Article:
Widespread use of mobile devices – both at home and within the workplace – has encouraged development of another, new mobile technology: printing. In the last few years a variety of mobile and cloud printing technologies have emerged, all designed to support the any time, anywhere needs of today’s mobile users.
Antonio Leone, Marketing Manager, OKI Data Australia, explains the printing options available for mobile devices and provides a guide to identifying the best approach for your needs.
One of the fundamental concepts behind mobile computing devices is the ability to free yourself from the desk. When using a tablet or smartphone, there’s no need to wait to get back to the office before capturing customer or order information. Consumers can search for retailers, place an order for goods, book tickets or even apply for a loan while out and about, without the need to return to the home computer.
But what happens when you need to print the information you’ve just entered? When you need to give your customer confirmation of their order, or physically hand over the ticket you’ve just purchased? One of the most common printing problems today occurs when companies adopt BYOD (bring your own device) policies, but forget to consider how staff will print from their personal phones and tablets.
Fortunately, there are a number of technologies that solve the problem of printing on demand. Some solutions use mobile technologies, others the cloud. The one commonality is that all require access to a mobile print compatible device. While this may prove a limiting factor for older-generation devices, it should not be a barrier for modern mobile equipment.
How it works
Cloud or mobile printing works by creating a connection between the smartphone or tablet and a network, wireless or web-enabled printer. The connection is made either through:
- mobile printing functionality that resides on the mobile device, such as Apple’s AirPrint;
- the cloud, for example using Google Cloud Print
- a device-agnostic application that is downloaded to the mobile phone or tablet
- a server-based application that sits on another computer or the network server.
The idea of applications – server or device-based – is not new and this kind of approach is fairly well understood by most technology users. However, the Apple and Google offerings herald a new approach to the problem of printing on demand and because of this, they have both rapidly captured the attention of mobile users.
Developed by Apple Inc, AirPrint makes printing from Apple devices such as an iPhone, iPad or iPod Touch easy. All you need is a compatible Apple iOS device and a printer that supports AirPrint. There is no need to download software or printer drivers and there is no need to spend time configuring devices or printers.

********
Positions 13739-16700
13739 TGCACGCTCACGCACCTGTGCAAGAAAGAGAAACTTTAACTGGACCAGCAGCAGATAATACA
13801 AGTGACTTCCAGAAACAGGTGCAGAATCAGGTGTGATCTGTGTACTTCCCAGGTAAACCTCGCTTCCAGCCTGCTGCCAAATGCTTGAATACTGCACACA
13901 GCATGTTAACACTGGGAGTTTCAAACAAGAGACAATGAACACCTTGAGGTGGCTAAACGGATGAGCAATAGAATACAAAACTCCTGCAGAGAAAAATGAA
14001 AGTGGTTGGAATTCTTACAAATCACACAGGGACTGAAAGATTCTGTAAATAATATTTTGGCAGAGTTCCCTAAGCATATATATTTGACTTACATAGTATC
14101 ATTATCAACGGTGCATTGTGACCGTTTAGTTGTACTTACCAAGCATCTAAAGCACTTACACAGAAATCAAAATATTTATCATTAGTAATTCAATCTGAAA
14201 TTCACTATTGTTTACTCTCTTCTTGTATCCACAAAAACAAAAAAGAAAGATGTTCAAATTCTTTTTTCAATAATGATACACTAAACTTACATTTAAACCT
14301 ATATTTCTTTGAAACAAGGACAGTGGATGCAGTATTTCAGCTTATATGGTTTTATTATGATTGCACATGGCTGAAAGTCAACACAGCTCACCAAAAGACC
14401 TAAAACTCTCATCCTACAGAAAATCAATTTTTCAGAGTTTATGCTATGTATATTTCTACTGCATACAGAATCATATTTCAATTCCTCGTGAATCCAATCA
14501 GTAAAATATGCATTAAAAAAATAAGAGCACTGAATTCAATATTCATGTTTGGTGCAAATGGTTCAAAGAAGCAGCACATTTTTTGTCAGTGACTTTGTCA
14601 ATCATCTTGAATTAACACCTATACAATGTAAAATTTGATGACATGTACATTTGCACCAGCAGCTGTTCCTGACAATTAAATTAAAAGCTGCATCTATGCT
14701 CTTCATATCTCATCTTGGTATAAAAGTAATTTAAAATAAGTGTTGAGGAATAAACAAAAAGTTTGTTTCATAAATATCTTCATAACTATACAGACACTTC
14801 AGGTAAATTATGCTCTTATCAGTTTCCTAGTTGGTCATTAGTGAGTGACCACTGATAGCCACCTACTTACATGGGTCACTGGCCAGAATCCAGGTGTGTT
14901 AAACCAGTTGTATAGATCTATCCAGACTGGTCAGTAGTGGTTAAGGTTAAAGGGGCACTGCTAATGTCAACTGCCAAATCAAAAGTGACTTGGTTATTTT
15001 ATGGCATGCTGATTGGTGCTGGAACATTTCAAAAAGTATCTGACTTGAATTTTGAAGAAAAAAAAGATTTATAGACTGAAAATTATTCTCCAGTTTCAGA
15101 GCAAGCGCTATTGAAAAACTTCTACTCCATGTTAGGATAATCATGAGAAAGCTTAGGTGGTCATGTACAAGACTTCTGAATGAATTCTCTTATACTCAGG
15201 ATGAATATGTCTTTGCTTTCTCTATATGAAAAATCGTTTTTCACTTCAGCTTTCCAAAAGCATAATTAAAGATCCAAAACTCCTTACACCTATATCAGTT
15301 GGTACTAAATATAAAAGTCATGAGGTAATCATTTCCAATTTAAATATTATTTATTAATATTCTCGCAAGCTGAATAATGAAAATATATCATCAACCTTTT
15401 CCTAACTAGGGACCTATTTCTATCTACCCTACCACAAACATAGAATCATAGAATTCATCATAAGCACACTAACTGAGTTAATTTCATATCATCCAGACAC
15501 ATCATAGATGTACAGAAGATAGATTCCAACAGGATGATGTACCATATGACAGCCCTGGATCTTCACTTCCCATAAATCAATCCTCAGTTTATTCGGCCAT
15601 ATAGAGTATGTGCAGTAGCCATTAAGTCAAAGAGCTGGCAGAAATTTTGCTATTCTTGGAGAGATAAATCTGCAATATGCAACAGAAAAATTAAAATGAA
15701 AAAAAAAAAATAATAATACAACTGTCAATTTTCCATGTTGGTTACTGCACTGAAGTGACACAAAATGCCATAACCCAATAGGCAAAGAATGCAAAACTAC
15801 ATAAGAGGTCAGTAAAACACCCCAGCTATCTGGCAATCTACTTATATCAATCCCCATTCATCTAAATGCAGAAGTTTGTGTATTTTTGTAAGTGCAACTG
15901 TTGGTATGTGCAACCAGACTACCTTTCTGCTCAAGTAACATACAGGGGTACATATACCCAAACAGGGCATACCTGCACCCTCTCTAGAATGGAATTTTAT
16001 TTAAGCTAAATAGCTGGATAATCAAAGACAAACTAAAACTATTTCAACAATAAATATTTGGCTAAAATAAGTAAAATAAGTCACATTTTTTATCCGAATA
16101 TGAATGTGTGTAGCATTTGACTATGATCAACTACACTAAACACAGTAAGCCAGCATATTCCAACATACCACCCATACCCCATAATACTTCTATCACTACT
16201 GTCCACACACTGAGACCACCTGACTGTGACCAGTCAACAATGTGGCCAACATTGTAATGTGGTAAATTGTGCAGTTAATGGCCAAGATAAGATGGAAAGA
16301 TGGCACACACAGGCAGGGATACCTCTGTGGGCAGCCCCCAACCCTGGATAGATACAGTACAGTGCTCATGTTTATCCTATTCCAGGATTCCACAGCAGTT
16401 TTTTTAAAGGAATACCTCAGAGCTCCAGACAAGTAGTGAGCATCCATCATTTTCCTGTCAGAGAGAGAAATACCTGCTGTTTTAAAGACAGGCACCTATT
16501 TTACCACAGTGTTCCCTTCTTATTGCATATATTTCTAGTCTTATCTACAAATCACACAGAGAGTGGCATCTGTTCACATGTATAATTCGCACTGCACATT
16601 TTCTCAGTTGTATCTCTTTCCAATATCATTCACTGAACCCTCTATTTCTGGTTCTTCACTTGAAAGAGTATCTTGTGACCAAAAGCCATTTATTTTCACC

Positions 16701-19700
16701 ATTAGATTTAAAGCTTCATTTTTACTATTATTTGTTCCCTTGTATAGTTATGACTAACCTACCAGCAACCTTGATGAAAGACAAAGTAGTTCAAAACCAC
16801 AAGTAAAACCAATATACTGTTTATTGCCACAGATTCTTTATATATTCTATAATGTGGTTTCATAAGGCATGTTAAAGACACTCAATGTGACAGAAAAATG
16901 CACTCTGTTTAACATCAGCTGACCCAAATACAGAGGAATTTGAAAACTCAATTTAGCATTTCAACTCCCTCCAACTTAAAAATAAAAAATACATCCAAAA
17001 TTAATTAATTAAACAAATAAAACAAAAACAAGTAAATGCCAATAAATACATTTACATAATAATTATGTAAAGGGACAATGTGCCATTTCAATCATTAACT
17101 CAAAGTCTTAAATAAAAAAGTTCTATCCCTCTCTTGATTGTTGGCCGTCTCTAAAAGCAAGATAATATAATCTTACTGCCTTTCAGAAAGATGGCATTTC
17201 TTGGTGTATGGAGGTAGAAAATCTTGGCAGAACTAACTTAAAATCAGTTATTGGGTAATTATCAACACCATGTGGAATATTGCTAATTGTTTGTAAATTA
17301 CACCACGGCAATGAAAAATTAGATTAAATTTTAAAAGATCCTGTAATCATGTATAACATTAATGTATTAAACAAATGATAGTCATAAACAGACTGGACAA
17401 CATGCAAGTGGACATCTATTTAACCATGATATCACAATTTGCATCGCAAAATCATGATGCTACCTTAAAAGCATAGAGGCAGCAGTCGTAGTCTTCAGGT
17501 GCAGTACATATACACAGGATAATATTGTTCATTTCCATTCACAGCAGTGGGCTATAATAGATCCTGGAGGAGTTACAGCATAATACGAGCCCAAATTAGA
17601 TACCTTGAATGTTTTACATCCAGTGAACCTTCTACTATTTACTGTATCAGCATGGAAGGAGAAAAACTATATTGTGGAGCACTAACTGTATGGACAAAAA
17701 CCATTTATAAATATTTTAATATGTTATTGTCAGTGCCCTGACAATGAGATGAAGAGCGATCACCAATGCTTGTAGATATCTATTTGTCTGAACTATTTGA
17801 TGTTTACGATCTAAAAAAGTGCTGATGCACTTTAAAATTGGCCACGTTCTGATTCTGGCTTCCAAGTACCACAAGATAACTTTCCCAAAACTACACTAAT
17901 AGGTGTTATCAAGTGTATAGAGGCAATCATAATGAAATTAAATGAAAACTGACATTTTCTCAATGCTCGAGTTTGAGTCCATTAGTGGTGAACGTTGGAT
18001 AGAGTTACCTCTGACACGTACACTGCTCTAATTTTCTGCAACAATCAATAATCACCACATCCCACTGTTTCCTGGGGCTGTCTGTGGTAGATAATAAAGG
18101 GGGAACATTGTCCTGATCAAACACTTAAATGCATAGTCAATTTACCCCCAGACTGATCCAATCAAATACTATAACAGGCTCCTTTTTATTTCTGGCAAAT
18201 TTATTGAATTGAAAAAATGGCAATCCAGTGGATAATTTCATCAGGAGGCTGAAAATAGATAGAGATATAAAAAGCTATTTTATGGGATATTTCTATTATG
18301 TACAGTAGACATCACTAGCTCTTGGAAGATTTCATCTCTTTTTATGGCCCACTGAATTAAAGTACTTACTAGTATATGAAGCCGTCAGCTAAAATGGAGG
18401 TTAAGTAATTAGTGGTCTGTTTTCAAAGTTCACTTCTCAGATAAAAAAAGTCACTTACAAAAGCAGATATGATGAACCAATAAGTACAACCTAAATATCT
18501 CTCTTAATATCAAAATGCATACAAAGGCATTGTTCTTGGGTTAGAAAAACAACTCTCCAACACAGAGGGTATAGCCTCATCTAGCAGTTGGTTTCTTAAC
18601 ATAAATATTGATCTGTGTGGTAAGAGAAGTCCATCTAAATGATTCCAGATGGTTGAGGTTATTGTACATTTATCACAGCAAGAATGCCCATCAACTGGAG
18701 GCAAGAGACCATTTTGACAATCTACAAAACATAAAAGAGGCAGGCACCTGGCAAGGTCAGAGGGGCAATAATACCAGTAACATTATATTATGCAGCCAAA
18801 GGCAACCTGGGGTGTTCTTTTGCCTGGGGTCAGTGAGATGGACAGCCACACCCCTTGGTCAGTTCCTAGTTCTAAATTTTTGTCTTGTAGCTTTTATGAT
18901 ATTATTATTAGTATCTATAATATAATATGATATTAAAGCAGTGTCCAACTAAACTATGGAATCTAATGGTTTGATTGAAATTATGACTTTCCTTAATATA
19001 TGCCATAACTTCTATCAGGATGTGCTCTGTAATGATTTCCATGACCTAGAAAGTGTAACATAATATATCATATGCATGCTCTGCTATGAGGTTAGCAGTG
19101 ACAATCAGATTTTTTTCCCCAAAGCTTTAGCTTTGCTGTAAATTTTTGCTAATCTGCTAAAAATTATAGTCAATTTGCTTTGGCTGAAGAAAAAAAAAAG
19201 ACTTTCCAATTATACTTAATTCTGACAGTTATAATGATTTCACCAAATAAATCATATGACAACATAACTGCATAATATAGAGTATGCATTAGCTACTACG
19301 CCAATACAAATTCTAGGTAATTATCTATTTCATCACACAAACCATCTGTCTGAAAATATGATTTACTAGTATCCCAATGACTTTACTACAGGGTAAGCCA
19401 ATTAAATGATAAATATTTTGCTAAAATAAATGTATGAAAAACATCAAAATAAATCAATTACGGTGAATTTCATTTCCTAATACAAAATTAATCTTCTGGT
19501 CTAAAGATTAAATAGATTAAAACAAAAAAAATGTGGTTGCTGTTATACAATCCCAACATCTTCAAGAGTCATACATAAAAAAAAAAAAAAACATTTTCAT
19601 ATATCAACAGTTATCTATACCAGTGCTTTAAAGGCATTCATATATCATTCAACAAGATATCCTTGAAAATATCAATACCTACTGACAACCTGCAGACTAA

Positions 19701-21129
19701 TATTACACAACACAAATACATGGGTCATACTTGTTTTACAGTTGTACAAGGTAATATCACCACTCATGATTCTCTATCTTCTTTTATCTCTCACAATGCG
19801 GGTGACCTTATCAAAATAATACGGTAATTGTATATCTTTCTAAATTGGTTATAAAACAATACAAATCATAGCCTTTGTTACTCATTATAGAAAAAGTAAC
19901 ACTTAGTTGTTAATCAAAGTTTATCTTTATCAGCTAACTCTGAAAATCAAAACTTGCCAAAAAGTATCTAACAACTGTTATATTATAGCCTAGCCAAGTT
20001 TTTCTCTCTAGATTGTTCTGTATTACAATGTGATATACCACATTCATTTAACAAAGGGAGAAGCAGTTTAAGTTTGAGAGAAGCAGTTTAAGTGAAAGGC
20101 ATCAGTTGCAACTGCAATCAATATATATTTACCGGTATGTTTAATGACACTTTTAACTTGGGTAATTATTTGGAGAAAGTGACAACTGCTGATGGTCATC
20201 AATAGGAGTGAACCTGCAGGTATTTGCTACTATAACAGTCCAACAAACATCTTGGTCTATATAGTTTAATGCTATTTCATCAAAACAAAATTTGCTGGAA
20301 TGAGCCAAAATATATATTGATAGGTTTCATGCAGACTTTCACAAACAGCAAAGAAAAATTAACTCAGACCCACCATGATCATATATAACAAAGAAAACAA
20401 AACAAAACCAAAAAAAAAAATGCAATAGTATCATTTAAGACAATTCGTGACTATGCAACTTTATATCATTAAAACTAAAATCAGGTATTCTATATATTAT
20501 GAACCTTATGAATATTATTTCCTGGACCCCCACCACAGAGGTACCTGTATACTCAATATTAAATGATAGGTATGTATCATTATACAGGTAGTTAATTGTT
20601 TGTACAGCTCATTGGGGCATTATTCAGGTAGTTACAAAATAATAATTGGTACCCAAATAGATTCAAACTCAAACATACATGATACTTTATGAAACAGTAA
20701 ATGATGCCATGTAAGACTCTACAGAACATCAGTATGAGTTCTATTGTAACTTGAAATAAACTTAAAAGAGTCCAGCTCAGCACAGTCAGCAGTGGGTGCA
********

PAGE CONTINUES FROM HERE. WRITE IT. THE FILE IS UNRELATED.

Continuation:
Google Cloud Print
Google Inc,’s cloud printing service is compatible with iPhone, iPad and Android devices. It enables users to print from a smartphone or computer using Google Cloud Print enabled apps, providing the user has a compatible device and a printer that is Google Cloud Print Ready. Like AirPrint, it is a simple, no-fuss solution compared to printing approaches of old.
A few ground rules
Whatever approach you, or your office, decide on when considering mobile printing, there are three basic rules to remember.
1. When using mobile applications or device-based functionality, the mobile device must be connected to the same Wi–Fi network as the printer. Without this, there can be no communication between the devices and no printing.
2. A printing application is required in most cases. AirPrint devices excepted, most smartphone and tablet devices do not have a built–in printing capability. Therefore a special application is usually required to allow the device to print. Some of these applications are free; others need to be purchased.
3. Printer compatibility must be considered. At first glance, trying to decide between the various available mobile printing applications can be confusing. Before making any final decisions, check which printers the software supports and the features it provides. It’s also not a bad idea to do some research starting at the other end of the equation. Take a look at printer vendors and potential printer models, then compare the results to the compatibility lists of the applications you are interested in.
Once you’ve made your choice, you simply need to download the application that makes the most sense for you, based on your device and the type of network you’ll be accessing in order to print.
Planning makes it simple
Before you embrace BYOD in the workplace and before you spend hours entering data into your mobile device, give some thought to how you plan to move that information from the screen onto paper. Printing from a mobile device isn’t difficult but you should be clear on how you plan to achieve it before adopting the practice at home or in the office.